ZiG hits record high against US dollar


Zimbabwe’s new currency, the ZiG, today hit a new record high against the United States dollar when it was pegged at 13.2183.

The currency launched on 5 April has been met with some scepticism largely because of the history of failed currencies Zimbabwe has introduced since the West imposed sanctions on the country at the turn of the century.

It kicked off trading at 13.5616 on 8 April and rose to a high of 13.2517 on 24 April before plunging to a low of 13.6757 on 6 May.

Despite the scepticism it has held its ground trading within the 13:1 range.

New central bank governor John Mushayavanhu says there will be a scramble for the local currency next month when quarterly tax payments are due as there are only US$80 million worth of ZiG in circulation when taxes amount to US$300 million.

The government wants half the taxes to be paid in local currency which means US$150 million will have to be in ZiG.

Mushayavanhu says the central bank does not want to create ZiG for the local market but companies must earn their own ZiG by selling their products in local currency.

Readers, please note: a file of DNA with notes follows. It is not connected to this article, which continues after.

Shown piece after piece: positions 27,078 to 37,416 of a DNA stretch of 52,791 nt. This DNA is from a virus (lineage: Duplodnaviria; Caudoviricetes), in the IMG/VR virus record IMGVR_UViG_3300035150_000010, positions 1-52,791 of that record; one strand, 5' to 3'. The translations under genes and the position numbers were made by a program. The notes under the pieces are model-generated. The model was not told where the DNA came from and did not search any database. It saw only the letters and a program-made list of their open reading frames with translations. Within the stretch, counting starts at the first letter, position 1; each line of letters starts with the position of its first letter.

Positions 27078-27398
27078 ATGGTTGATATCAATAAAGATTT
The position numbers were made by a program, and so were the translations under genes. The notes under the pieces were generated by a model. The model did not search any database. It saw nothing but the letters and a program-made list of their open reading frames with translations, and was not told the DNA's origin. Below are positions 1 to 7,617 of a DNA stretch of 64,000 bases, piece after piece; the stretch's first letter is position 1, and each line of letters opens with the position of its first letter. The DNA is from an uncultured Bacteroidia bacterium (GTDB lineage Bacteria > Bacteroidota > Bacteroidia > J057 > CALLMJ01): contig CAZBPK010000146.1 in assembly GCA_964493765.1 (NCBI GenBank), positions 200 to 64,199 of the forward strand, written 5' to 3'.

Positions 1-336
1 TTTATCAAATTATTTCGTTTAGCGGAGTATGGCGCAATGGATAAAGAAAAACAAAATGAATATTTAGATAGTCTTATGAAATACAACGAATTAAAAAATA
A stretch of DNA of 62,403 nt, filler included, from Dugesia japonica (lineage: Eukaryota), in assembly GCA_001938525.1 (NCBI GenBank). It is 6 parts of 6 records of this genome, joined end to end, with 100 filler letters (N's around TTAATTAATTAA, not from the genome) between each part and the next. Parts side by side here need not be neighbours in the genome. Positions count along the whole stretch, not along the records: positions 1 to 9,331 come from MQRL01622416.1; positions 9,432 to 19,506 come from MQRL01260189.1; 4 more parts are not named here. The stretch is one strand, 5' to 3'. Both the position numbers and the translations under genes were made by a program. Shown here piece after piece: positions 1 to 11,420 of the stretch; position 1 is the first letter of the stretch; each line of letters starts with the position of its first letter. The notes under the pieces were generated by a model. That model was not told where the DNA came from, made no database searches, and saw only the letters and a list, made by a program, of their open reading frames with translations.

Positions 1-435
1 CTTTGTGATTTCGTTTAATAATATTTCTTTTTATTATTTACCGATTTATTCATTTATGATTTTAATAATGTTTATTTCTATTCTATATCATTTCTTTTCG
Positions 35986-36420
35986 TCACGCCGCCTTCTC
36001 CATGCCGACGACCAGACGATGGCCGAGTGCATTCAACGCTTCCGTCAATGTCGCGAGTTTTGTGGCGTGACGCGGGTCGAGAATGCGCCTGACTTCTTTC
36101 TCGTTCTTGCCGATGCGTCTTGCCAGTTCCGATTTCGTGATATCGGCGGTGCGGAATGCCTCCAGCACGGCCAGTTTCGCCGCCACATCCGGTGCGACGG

His aim is to reduce the current ratio of transactions from 85:15 in favour of the United States dollar to 70:30 by the end of this year.

He wants this to further improve to 60:40 by the end of next year and to 50:50 by 2026. 

Mushayavanhu says once the country reaches 50:50 there is no longer any need to worry about the exchange rate as there will now be confidence in the local currency.


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Charles Rukuni
The Insider is a political and business bulletin about Zimbabwe, edited by Charles Rukuni. Founded in 1990, it was a printed 12-page subscription only newsletter until 2003 when Zimbabwe's hyper-inflation made it impossible to continue printing.


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